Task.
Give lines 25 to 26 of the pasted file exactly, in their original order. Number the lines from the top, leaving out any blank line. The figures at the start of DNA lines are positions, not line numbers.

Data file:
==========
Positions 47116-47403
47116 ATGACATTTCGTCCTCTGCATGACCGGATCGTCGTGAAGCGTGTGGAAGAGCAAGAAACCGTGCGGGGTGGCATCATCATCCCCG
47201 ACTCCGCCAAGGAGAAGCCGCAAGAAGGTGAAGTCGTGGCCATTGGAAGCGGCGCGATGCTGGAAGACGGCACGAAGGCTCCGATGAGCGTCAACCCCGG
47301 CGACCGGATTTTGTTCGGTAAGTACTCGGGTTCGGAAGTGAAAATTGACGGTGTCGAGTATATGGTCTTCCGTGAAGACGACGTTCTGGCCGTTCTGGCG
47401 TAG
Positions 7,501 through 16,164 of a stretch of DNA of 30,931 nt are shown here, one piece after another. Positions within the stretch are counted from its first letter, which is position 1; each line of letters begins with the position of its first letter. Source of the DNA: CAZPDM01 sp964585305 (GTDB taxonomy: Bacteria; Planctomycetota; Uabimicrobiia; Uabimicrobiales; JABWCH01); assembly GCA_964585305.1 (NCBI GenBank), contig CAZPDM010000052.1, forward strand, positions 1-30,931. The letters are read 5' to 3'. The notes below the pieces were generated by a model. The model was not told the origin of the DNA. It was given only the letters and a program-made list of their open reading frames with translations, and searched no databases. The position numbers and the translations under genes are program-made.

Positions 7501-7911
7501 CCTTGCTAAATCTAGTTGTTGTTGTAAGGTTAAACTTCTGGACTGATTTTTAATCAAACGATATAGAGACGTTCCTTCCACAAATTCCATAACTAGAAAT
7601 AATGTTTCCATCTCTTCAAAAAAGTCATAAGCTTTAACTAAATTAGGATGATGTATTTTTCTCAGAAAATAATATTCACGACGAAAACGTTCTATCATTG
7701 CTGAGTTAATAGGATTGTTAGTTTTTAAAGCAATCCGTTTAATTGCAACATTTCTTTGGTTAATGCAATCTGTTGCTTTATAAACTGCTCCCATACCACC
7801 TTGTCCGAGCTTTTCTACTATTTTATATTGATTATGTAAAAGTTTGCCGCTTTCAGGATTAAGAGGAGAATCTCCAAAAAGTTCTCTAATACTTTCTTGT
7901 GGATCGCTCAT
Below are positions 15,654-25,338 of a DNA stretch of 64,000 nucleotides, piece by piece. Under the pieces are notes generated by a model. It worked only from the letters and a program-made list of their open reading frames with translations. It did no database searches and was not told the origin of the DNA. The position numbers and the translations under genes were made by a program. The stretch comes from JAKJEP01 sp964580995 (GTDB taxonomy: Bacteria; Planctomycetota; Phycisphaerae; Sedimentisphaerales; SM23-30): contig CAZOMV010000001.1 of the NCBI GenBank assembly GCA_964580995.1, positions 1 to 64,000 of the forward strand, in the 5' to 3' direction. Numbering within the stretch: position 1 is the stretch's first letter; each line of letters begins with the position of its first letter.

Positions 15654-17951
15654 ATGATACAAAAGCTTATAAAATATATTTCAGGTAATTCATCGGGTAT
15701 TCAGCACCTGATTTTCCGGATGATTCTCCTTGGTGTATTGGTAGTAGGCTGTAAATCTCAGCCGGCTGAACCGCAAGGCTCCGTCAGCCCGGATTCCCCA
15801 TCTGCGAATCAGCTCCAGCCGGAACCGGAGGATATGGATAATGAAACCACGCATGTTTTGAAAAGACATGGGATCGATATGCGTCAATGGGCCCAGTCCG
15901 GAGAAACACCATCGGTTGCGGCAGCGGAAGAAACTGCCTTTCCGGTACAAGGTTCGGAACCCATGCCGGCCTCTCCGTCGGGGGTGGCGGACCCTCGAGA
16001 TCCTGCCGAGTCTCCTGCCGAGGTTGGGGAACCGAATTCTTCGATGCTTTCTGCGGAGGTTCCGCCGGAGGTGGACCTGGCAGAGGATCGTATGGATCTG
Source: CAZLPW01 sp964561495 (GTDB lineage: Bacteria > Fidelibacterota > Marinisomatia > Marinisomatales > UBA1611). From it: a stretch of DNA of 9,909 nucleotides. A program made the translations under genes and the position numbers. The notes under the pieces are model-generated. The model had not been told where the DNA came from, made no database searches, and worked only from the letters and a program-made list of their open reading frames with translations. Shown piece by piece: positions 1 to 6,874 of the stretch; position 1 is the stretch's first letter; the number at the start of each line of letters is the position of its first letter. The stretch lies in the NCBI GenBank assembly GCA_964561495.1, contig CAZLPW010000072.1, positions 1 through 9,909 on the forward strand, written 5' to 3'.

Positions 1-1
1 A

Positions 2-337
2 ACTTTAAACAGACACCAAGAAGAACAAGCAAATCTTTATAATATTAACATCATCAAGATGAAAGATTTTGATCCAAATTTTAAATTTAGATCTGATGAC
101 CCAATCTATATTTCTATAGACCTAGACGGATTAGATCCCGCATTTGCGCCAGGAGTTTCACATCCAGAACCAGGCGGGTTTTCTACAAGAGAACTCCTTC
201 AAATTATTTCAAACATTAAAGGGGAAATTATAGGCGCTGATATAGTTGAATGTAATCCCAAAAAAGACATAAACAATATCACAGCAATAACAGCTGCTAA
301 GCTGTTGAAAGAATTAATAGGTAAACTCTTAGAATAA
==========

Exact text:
101 CCAATCTATATTTCTATAGACCTAGACGGATTAGATCCCGCATTTGCGCCAGGAGTTTCACATCCAGAACCAGGCGGGTTTTCTACAAGAGAACTCCTTC
201 AAATTATTTCAAACATTAAAGGGGAAATTATAGGCGCTGATATAGTTGAATGTAATCCCAAAAAAGACATAAACAATATCACAGCAATAACAGCTGCTAA